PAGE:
"Busybody CU Bigwig" Ron Stump Decides What Is, Isn't Free Speech
This RMN editorial takes CU administrator Ron Stump to task for exploring legal options against student whose newsletter might have given offense:
University administrators' knees jerk whenever a member of a protected group claims to be offended, whether or not the offense is justified.Anyone familiar with CU or Stump in particular knows that both the editorial and Stump's new appellation are accurate. In fact, "busybody CU bigwig" is probably the understatement of the year, as far as CU administrators go.
So after Ron Stump received complaints that a newsletter distributed by University of Colorado sophomore Max Karson was offensive to women, he jumped right in. Stump, vice chancellor for student affairs in Boulder, told the Daily Camera that CU was investigating whether Karson's newsletter violated any student code of conduct.
"We're looking into it from a legal perspective," Stump said.
If there's a code of conduct that requires students to avoid saying or writing anything offensive, then the legal perspective should be clear: It's the code that has to go, not the offensive speech.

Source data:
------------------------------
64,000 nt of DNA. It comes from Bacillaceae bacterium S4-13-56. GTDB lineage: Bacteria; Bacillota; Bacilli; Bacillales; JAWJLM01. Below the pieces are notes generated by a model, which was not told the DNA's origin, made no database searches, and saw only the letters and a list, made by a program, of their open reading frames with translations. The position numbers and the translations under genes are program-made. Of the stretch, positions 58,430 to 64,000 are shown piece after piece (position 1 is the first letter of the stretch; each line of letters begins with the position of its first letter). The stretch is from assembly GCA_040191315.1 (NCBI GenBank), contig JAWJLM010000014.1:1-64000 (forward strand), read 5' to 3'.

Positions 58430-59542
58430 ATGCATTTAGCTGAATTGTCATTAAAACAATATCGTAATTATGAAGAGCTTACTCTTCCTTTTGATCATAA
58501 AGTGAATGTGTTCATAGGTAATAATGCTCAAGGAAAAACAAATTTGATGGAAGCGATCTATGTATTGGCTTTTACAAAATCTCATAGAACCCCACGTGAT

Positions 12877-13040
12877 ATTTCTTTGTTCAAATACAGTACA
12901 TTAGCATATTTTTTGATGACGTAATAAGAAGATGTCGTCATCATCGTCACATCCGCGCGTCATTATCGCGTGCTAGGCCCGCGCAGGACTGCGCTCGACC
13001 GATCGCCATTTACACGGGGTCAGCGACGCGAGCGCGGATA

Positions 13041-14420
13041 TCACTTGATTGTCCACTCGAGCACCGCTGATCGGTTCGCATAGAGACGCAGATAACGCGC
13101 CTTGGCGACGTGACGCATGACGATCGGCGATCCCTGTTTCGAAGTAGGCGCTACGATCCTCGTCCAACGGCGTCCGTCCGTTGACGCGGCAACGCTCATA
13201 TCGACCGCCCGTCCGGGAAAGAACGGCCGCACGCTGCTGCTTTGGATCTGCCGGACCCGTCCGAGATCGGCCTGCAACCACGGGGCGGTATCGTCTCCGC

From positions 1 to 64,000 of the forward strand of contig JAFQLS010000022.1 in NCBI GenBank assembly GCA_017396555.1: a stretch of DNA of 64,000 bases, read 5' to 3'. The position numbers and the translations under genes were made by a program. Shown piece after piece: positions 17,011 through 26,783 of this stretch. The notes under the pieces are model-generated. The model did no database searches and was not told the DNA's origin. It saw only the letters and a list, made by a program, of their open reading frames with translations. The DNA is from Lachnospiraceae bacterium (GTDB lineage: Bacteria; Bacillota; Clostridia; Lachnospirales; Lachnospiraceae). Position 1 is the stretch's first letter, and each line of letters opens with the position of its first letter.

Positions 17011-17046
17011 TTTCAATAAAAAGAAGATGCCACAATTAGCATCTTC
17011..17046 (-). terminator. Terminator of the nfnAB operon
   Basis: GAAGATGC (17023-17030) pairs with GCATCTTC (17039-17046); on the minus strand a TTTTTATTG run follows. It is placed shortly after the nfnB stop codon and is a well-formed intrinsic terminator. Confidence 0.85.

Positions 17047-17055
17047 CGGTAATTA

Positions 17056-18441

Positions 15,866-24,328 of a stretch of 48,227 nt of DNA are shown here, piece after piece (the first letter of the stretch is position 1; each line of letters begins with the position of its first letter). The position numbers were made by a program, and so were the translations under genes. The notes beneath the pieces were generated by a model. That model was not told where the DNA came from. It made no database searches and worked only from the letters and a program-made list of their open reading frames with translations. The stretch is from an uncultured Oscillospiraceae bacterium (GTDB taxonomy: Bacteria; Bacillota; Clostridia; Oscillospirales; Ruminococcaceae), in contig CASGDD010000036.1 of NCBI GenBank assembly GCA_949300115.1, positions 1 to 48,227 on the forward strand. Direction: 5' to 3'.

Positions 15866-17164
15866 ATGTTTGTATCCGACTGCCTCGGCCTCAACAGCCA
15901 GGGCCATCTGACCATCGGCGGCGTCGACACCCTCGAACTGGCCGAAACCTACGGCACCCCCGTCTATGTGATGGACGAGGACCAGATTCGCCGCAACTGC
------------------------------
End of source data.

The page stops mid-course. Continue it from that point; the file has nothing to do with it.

That's the First Amendment in action, and it is an embarrassment to CU that a senior administrator wouldn't understand it.
Other CU officials apparently do understand, and a university spokesman said Thursday that CU would not punish Karson, while expressing strong disapproval of what he wrote. Yes, that's how it's done.
Note that we take no position on whether Karson's newsletter is offensive. Our point is that it makes absolutely no difference to his exercise of his constitutional rights unless what he writes falls into one of the very limited categories of unprotected speech.
Stump told Karson "that as a member of the (CU) community, you have a responsibility to try to protect it."
No, he doesn't. Reasonable people differ on what kind of speech "protects" a community, and public university administrators, who are agents of the government, have neither the legal authority, nor the wisdom, to adjudicate the matter.